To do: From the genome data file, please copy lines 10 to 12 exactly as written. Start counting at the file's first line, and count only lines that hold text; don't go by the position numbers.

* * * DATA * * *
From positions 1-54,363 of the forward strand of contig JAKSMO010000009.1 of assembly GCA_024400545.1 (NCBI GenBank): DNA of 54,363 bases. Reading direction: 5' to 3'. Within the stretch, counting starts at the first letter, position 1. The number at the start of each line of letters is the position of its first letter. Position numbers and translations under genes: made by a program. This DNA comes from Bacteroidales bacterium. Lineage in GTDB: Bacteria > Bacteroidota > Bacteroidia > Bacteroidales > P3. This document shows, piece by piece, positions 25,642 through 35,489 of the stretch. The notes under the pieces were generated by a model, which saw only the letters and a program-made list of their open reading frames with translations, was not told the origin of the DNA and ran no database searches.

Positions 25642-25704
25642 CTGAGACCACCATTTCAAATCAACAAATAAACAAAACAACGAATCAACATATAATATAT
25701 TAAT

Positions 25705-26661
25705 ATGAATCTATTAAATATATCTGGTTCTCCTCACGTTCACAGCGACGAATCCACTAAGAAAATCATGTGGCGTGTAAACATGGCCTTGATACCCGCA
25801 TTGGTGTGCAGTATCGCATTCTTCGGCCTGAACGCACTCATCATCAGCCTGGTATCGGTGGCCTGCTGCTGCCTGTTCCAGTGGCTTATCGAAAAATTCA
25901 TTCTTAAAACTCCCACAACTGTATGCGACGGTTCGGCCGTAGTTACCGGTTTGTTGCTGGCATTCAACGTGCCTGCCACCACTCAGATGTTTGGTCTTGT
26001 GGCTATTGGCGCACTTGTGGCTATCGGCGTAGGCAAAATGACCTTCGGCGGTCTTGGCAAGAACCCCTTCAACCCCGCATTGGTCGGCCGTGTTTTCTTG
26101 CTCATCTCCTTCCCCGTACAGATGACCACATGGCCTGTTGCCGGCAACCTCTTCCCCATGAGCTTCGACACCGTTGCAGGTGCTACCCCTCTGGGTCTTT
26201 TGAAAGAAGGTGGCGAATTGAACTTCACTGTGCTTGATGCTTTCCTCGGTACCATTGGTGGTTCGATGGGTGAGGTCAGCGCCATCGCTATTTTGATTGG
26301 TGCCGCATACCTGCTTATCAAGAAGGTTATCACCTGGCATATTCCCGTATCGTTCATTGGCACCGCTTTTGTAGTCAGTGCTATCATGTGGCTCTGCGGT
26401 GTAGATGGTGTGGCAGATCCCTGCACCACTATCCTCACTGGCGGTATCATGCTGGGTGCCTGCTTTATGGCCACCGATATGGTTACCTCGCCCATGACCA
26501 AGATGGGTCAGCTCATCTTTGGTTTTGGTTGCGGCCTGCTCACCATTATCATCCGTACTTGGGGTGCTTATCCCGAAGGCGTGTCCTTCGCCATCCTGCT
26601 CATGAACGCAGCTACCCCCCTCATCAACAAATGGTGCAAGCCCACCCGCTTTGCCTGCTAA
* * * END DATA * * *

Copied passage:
26101 CTCATCTCCTTCCCCGTACAGATGACCACATGGCCTGTTGCCGGCAACCTCTTCCCCATGAGCTTCGACACCGTTGCAGGTGCTACCCCTCTGGGTCTTT
26201 TGAAAGAAGGTGGCGAATTGAACTTCACTGTGCTTGATGCTTTCCTCGGTACCATTGGTGGTTCGATGGGTGAGGTCAGCGCCATCGCTATTTTGATTGG
26301 TGCCGCATACCTGCTTATCAAGAAGGTTATCACCTGGCATATTCCCGTATCGTTCATTGGCACCGCTTTTGTAGTCAGTGCTATCATGTGGCTCTGCGGT